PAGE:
In the midst of an ugly crisis between Beijing and Ottawa, Canada’s crustaceans have remained the country’s succulent ambassadors in China. Every day, Chinese diners crack open thousands of kilograms of Canadian lobsters, buying up more than $220-million in live and chilled catch in the first 11 months of 2018.
And the pitched tensions provoked by the Dec. 1, 2018, arrest of Huawei executive Meng Wanzhou have done little to dampen the enthusiasm for the lobsters, which are airlifted to China fresh from Atlantic Canada.
“There has been no negative effect at all,” says Di Aijuan, the owner of Beijing Lianxing Seafood, speaking from her shop in the Jing Shen Seafood Market, the biggest in the Chinese capital. It was 8:30 a.m., and she had already sold more than 2,000 kilograms of Canadian lobster.
She was aware of the anger that has poisoned diplomatic relations between Beijing and Ottawa, with China mounting an unusually personal series of attacks on Canada’s leadership. But, Ms. Di says, “it’s not easy to give up high-quality food, especially if it’s popular in China.”
With the Chinese New Year holiday season beginning, Weng Qihai, a worker at nearby Sunkfa Seafood, said “the only thing people want is to cook up something nice for their dinner tables. Who would think a clash between China and Canada is a priority?”
Canada may struggle to brand itself on the global stage, but in China, Brand Canada connotes a sense of reliability, cleanliness and authenticity. In its reputation, Canada is as an “all-around champion,” open, inclusive and friendly – less domineering than the United States, a place that is “more modern and fashionable,” according to an analysis in the Blue Book of Canada written by Liu Chao, a communication scholar at the Guangdong University of Foreign Studies.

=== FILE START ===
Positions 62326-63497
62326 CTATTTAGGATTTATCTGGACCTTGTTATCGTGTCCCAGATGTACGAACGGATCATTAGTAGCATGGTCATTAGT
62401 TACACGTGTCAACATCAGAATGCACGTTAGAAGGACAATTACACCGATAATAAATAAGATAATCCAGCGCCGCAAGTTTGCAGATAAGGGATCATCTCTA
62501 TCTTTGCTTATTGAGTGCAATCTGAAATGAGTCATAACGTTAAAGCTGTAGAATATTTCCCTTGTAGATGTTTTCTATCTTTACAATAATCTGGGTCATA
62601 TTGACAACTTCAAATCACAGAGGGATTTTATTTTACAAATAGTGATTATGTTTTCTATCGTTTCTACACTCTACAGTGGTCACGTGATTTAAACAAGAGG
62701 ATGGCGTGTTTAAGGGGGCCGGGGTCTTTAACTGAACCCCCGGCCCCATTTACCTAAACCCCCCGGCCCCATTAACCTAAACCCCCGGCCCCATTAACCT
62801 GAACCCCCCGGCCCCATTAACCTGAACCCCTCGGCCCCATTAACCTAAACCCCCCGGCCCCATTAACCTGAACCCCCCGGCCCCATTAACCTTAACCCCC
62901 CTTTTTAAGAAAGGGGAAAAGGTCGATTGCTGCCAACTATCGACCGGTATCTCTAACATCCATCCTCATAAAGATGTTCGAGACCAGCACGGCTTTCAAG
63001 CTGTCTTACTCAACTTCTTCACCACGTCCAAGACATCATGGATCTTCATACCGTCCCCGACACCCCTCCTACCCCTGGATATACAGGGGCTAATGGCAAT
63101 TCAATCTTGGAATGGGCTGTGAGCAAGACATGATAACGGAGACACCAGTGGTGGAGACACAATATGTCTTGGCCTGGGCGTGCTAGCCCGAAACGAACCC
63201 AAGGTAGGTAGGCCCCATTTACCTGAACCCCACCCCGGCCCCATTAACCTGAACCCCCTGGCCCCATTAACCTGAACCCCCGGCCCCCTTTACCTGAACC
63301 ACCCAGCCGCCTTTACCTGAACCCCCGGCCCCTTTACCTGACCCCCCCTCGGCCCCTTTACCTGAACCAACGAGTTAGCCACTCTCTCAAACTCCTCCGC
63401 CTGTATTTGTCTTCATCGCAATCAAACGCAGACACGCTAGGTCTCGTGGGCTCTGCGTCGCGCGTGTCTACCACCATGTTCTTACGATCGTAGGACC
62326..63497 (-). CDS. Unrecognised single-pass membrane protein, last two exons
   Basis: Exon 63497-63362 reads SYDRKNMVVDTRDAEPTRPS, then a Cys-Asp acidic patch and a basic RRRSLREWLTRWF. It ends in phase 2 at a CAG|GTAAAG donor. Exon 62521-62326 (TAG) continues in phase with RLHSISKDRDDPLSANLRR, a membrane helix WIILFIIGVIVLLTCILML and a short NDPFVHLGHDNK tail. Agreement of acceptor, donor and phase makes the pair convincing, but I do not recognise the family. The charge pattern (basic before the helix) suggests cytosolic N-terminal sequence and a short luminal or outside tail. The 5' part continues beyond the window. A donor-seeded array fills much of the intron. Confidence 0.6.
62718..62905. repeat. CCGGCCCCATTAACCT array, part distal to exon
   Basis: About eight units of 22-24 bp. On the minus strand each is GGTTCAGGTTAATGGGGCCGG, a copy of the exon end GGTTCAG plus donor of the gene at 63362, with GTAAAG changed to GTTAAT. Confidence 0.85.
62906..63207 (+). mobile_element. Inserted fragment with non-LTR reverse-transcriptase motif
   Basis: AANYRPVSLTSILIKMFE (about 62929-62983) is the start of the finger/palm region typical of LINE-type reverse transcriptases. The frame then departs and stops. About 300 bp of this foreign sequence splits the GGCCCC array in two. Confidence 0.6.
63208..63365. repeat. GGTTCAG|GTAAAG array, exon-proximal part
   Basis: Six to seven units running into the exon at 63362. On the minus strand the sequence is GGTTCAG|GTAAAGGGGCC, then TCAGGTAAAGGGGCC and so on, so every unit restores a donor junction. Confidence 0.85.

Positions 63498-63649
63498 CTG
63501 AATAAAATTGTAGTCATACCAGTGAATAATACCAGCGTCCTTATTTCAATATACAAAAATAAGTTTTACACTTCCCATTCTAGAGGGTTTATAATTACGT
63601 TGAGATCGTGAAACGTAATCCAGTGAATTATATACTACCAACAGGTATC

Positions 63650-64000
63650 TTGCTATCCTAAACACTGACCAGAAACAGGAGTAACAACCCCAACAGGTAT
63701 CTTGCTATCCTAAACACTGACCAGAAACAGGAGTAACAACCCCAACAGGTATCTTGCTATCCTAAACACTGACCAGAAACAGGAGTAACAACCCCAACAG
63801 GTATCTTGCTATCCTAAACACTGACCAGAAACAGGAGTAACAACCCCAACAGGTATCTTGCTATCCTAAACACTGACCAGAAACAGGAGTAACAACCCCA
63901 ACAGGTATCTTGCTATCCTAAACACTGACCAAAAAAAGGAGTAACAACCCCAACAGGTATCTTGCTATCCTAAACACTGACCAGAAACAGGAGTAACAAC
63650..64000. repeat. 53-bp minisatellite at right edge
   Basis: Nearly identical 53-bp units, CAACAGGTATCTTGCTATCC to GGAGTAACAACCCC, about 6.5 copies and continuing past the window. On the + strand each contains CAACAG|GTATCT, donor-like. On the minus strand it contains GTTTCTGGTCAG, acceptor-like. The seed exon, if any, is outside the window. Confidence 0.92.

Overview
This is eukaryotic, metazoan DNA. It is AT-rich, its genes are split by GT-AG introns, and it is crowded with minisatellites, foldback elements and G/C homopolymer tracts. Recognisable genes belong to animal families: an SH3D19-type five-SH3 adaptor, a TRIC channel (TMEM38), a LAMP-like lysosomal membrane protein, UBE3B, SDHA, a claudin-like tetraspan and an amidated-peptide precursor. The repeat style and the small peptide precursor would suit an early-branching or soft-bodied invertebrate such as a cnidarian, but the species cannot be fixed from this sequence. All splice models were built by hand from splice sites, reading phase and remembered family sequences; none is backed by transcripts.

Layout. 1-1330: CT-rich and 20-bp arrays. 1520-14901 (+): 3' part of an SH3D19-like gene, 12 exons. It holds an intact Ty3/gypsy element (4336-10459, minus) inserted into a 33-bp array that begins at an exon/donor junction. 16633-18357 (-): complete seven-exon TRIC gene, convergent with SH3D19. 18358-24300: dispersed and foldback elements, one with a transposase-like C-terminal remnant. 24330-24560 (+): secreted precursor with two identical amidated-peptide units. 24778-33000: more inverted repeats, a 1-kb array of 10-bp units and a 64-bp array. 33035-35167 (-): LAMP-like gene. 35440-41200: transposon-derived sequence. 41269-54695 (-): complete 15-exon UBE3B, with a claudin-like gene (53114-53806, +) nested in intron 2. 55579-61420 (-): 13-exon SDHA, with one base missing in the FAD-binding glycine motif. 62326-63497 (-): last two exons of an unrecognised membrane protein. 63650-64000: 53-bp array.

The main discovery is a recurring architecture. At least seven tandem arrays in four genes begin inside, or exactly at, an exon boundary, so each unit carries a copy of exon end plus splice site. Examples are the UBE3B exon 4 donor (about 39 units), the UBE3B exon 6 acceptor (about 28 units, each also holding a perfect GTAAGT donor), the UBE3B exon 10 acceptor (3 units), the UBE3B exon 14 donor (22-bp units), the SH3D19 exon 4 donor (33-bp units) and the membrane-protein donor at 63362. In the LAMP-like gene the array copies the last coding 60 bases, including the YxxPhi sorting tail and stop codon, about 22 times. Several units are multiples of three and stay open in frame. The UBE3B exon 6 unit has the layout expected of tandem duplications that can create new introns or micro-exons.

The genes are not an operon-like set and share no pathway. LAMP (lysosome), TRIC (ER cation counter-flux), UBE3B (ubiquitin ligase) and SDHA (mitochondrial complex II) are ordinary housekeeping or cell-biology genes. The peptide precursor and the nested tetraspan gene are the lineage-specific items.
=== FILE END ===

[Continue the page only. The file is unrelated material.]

It’s a national brand that has proven tough to tarnish, even in the midst of the worst dispute in decades between the two countries, one that has seen Chinese authorities warn about the safety of travel to Canada and state media pillory Ottawa as an execrable “henchman” for the United States, where prosecutors have sought Ms. Meng’s extradition.
In the weeks following Ms. Meng’s arrest, two Canadian men have been detained and interrogated by Chinese state security, accused of endangering the country’s national security, while a third has been sentenced to death after a speedy retrial on drug charges.
The tensions have darkened the prospects for investment, since Chinese authorities control capital spent by state-owned companies and exert leverage over transactions made by private firms. Bankers, lawyers and entrepreneurs have said the appetite for deals between China and Canada has noticeably diminished.
Some Chinese companies have specifically declared no interest in buying Canadian assets, citing the likelihood that local officials would block any such transactions in the current political environment.
But for Chinese consumers, who often associate foreign products with quality and safety, it’s all proven to be little more than noise.
“Canadian brands haven’t been affected much since the tensions have begun,” said Pang Yi, executive chairman of the Commercial Culture Association of China. Yes, political emotion does sometimes sweep the country, he said. “But it’s no longer terribly strong, especially compared to 10 or 20 years ago,” he said.